Another work was described on Vis-light-driven micro/nanomotors based on CuO2, and in this case, the choice of semiconductor was made considering the possibility of introducing oxygen-vacancy-based Cu2+1O to improve the self-propulsion of the micro/nanomotors [53]. Oxygen vacancies are crystalline defects that trap photogenerated electrons, increasing the materials’ photocatalytic activity. These motors can be synthesized in a single step, with low costs and without additional modifications. Cu2+1O micro/nanomotors demonstrate excellent propulsion on biocompatible fuels such as tannic acid. These motors reached maximum speeds of up to 18 µm·s−1 in pure water under Vis light, comparable to conventional Pt-based catalytic micromotors powered by toxic H2O2 [68].

2.1.4. Hybrid Light-Driven Semiconductor-Based Micro/Nanomotors

The mixture of two or more semiconductors in the same LDSM has the advantage of reconciling and/or creating synergistic effects between the main characteristics of each semiconductor, as well as overcoming some of the limitations of each semiconductor in its individual state. Since work with LDSM began, one of the limitations most mentioned by researchers has been the limited charge separation for light-driven micromotors of single-component semiconductors, which leads to weak propulsion power and low motion. Therefore, it is important to construct hybrid structures to increase the photocatalytic performance, improve the motor motility, and satisfy the demand for practical applications.
Chen et al. described the production of Vis-light-driven Cu2O@CdSe micromotors with excellent cationic dye removal capabilities [54]. The gap between the Cu2O and CdSe semiconductors formed a heterojunction that effectively inhibited the recombination of photogenerated e/h+ pairs and improved the photocatalytic activity and, consequently, the propulsion speed of the Cu2O@CdSe micromotors. Self-propulsion reached a maximum speed of 42 μm·s−1 in biological environments due to the formation of the asymmetric chemical concentration gradient around the motors. Furthermore, the adsorbent capacity of the Cu2O@CdSe micromotors was confirmed with a fast adsorption rate of 96% in methyl blue after 10 min, mainly because of the high surface area of Cu2O.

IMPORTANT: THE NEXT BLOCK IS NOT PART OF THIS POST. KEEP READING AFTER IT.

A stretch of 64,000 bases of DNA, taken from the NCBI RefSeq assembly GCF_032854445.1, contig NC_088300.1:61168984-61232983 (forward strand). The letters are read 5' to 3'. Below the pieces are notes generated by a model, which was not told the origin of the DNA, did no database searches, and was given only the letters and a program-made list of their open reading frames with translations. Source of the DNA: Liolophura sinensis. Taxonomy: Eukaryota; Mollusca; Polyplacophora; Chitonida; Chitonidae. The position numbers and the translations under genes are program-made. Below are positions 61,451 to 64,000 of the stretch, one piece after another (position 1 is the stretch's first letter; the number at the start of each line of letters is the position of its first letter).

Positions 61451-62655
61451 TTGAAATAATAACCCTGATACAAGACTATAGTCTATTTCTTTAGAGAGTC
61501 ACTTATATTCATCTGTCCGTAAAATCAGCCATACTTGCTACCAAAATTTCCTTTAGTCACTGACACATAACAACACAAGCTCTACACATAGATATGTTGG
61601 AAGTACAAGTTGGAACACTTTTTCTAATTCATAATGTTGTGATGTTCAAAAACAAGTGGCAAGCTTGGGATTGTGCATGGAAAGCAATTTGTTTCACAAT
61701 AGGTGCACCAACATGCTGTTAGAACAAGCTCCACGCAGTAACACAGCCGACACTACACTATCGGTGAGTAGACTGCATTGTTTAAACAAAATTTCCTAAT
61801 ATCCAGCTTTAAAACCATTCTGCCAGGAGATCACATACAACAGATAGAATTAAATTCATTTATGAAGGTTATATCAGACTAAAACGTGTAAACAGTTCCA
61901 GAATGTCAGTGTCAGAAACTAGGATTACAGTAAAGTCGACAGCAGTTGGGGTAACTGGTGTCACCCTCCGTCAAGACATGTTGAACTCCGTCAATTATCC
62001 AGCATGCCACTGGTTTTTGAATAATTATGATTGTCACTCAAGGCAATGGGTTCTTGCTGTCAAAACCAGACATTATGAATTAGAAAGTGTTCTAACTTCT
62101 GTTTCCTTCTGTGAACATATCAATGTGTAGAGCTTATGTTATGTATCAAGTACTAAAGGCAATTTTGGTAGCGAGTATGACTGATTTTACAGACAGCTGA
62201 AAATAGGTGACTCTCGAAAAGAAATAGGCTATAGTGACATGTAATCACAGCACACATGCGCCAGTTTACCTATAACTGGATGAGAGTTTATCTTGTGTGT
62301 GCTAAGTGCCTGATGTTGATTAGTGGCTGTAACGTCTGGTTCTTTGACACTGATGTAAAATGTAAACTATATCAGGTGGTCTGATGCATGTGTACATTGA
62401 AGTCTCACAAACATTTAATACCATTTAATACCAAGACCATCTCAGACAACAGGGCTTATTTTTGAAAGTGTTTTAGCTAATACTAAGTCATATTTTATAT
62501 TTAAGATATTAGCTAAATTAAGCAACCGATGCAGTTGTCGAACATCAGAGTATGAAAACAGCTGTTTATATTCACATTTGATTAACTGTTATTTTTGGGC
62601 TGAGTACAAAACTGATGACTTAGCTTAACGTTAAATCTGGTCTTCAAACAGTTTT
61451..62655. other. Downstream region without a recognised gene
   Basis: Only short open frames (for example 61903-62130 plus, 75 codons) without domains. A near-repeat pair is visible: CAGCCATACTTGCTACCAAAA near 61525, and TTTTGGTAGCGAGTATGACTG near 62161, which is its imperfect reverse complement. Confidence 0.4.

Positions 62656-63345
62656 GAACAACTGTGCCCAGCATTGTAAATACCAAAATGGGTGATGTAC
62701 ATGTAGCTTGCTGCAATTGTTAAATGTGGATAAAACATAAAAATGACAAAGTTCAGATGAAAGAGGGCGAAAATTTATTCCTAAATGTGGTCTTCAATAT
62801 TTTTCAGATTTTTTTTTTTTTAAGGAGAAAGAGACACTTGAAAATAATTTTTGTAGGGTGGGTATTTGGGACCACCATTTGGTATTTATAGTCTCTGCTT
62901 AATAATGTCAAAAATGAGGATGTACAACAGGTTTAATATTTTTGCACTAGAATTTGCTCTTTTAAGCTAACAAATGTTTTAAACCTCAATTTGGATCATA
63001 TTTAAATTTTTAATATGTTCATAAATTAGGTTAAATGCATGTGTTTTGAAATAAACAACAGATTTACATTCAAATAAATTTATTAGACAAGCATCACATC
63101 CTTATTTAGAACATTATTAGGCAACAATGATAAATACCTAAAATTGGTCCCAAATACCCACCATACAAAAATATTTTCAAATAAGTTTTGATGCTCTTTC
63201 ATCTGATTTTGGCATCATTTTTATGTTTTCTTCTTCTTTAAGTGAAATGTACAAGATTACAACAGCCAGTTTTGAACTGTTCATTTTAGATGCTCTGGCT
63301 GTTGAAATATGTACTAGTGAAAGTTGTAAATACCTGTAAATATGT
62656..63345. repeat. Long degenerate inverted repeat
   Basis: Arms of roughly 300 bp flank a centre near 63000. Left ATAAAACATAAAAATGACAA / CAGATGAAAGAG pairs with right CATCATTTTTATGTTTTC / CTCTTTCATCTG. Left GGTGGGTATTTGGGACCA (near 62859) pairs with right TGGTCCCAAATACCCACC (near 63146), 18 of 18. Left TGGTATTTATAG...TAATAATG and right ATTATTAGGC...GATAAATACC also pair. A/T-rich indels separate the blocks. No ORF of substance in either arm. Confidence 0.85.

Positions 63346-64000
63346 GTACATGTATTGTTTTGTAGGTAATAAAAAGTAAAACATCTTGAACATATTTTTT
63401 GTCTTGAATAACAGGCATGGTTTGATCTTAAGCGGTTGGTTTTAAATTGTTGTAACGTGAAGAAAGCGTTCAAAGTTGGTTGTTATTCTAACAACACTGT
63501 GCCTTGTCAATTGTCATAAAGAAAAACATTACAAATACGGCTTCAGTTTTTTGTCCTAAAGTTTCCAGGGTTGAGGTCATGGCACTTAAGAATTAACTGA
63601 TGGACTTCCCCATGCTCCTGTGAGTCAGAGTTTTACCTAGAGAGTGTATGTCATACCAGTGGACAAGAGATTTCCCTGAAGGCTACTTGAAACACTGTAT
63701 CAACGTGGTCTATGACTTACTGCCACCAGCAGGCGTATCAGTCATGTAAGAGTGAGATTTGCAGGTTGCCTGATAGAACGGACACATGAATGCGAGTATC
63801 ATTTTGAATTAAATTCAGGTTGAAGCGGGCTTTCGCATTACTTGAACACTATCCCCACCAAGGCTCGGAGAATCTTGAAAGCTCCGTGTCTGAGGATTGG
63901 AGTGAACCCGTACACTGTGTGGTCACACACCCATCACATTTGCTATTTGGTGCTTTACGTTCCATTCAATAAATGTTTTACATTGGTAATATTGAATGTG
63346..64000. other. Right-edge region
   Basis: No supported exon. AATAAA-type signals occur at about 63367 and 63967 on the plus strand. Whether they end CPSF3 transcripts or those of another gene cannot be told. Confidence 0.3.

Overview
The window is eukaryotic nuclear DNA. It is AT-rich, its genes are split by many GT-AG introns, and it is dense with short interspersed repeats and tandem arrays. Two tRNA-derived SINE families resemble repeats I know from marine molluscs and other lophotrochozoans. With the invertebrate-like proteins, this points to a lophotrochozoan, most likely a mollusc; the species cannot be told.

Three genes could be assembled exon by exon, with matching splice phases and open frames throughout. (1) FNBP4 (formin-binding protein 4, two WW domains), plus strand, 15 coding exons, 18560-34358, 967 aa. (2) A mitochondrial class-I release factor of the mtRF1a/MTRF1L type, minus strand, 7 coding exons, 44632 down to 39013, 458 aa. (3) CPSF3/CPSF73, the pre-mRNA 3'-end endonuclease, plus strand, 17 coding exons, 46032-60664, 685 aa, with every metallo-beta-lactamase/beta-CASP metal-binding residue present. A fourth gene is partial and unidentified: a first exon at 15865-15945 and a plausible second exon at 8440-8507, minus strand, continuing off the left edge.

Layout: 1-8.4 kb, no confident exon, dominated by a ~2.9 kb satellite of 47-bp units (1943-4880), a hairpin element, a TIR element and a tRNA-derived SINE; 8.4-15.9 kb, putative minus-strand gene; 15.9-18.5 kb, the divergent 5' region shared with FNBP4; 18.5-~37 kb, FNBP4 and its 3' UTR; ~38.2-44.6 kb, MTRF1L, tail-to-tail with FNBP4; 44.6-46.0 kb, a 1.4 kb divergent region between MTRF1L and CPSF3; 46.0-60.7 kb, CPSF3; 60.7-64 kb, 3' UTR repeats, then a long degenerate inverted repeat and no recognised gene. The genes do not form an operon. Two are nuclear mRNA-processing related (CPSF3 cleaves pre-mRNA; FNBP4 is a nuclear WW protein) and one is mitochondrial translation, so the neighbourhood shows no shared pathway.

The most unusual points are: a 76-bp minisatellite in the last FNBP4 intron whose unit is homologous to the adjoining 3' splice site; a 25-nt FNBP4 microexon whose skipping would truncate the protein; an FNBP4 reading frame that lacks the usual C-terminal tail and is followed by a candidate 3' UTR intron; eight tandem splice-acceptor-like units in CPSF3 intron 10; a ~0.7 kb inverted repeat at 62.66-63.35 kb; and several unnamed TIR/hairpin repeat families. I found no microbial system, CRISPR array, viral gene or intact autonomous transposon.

Another process for obtaining Vis-light-driven hybrid nanomotors was proposed by Ge and collaborators [16]. This work described new nanomotors that moved in response to Vis light by Janus TiO2/MnO2 nanoparticles and aimed to create cost-effective nanomotors activated by Vis light without needing heavy metals for the required movement asymmetry. The synthesis process was based on the growth of MnO2 nanoflakes in one of the hemispheres of TiO2 spheres by the photoreduction of KMnO4 under aerobic conditions. In this case, propulsion was dependent on the use of H2O2. Considering the catalytic decomposition of H2O2 promoted by MnO2 nanoflakes, the engaging propulsion mechanism generates oxygen bubbles and consequently repels the nanomotors forward in the solution. For this reason, compared to other noble-metal-propelled Janus nanomotors (characterized by a self-electrophoretic propulsion mechanism), TiO2/MnO2 are still weak in propulsion speed (48 μm·s−1). To overcome this limitation, it was proposed to reduce the weight of the nanomotors or prepare a binary composite of a noble metal and MnO2 to further improve the catalytic performance in the decomposition of H2O2 and consequently improve propulsion.
Hybrid light-driven semiconductor-based micro/nanomotors is a recent topic that will certainly be emphasized in the future. The blend involving carbon constituents, specifically graphene, posited as a potential semiconductor, has proven to be a beneficial and exceedingly promising prospect

Light-Driven Graphene-Based Micro/Nanomotors